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NBA Live 10 (PlayStation 3) artwork

NBA Live 10 (PlayStation 3) review


"The characters in this year's game move with more faithfulness to their real-life counterparts. The difference isn't huge, but it's there and it's just one of many tweaks that I absolutely appreciate. Other upgrades have also been made to things like the pick-and-roll control, opponent AI, blocking, dribbling, foul mechanics, rebounding, character models, sweat shading (you know you love it when the players glisten credibly), arenas, lighting and everything in between. I can confidently say that if you were to pinpoint every minor change, type up a comprehensive list and print it out on paper, you'd fill several pages."



NBA Live 10 accidentally poses an interesting question: is a slew of welcome tweaks really worth your money if this year's game ultimately plays much the same as last year's?

Picture a moment in video game basketball. Greg Oden has has just rebounded the ball and he turns ponderously to the right, where his team already has begun its trip down the court toward the waiting basket on the far end. Oden takes a few lumbering steps in that direction. Mid-stride, he hefts the ball down the court. It sails through the air and arrives in Brandon Roy's waiting hands. Roy then begins dribbling as he swoops agilely around Kobe Bryant and produces a masterful layaway that ends the first half of the game with Portland leading by 2 points.

Moments like that occur quite often in NBA Live 10 and I love the game for it.

Now picture a different moment in video game basketball. Greg Oden has just rebounded the ball and he turns to the right, where his team already has begun its trip down the court to the waiting basket on the far end. Oden takes a few steps in that direction. Mid-stride, he tosses the ball down the court. It sails through the air and arrives in Brandon Roy's waiting hands. Roy then begins dribbling as he swoops around Kobe Bryant and produces a layaway that ends the first half of the game with Portland leading by 2 points.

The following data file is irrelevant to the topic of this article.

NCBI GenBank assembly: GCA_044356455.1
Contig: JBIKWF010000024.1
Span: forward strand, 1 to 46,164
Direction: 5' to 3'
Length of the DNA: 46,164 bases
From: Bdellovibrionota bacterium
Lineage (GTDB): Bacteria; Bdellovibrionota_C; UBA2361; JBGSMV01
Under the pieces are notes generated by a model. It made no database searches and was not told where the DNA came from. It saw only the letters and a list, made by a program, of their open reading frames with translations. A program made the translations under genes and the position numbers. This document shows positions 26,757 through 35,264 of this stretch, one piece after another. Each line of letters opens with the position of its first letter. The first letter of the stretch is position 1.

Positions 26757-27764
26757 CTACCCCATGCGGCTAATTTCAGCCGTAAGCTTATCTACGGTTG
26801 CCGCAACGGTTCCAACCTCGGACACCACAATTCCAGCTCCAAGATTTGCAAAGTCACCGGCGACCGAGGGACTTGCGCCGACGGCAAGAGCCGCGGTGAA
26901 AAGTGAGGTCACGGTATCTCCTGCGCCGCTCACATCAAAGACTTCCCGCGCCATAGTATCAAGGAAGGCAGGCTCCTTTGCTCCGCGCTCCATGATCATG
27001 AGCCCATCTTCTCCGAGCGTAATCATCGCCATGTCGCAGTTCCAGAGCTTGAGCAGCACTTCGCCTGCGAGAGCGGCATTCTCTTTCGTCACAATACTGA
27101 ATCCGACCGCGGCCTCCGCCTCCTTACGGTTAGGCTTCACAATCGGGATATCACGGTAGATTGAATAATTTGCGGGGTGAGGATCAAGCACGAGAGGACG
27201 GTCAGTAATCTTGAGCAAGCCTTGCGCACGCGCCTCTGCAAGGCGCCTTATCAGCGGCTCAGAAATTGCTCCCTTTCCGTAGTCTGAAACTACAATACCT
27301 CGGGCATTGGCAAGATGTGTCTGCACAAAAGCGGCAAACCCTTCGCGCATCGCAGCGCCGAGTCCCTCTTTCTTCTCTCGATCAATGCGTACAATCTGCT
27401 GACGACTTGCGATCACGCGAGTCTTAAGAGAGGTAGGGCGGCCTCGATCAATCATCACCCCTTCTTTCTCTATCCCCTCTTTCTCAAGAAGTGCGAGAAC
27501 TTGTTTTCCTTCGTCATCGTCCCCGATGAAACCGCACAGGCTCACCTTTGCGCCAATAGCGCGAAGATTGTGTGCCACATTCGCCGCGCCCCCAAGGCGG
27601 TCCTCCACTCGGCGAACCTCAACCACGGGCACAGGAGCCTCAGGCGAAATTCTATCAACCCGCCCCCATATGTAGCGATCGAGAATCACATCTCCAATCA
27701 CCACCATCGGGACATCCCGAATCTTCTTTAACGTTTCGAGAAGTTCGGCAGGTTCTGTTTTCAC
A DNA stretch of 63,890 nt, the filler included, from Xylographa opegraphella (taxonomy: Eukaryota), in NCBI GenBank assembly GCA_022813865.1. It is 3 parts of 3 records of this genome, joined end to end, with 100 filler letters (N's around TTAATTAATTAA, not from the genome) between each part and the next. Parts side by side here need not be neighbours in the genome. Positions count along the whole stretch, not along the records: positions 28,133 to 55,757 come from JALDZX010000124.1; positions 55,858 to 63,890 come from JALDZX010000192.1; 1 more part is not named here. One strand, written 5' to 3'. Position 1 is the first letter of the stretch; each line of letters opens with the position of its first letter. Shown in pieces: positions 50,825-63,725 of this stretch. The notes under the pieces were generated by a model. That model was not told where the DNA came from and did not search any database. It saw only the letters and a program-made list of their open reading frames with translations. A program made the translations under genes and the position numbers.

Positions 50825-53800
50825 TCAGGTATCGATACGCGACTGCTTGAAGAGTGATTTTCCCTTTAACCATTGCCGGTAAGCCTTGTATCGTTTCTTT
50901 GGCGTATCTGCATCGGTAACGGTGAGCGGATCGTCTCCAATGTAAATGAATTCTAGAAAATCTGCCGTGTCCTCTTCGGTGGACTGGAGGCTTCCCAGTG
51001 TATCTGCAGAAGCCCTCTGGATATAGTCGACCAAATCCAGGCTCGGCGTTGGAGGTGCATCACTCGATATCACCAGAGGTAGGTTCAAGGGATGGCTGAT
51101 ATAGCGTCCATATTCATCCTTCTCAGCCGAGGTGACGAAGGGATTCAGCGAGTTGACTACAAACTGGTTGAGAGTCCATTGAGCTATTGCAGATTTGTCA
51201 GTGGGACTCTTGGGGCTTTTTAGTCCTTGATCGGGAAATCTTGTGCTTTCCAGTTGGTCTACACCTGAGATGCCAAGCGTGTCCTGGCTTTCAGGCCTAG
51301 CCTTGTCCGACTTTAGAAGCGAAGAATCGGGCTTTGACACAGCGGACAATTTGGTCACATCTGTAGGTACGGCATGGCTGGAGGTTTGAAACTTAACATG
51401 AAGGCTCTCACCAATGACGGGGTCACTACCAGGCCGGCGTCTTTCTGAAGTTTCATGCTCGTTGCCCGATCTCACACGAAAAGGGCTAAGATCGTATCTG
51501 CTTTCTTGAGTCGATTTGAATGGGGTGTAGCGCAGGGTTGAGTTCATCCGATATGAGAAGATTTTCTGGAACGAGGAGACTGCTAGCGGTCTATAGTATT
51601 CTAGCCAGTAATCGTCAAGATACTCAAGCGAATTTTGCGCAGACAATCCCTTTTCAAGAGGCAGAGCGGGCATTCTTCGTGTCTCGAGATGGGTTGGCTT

Moments like that occurred quite often when I played NBA Live 09 and I loved the game for it.

There's some bad news hiding in those paragraphs, but the good news is that NBA Live 10 is a really good game. I appreciate the attention to detail that allows Greg Oden to move in the manner that I would expect Greg Oden to move. I like that Brandon Roy is more than just a name and a colorful jersey slapped onto a default character model. I like that I can count on him to move with the agility that I would expect from the Trailblazers guard who has so often propelled his team to narrow and satisfying victories. By now, though, astute readers have likely identified a bit of a problem. That problem is NBA Live 09.

Just last year, NBA Live 09 rocked my world. It too is a really good game. If I didn't already own it, I could right now purchase a brand new copy for as little as $7.75 from a trusted online retailer. NBA Live 10, however, would presently cost me $44.99 or more at the same site. I doubt I even have to say that for the cost-conscious gamer, the newer title either needs to radically improve the core experience or the disparity in price needs to shrink a bit.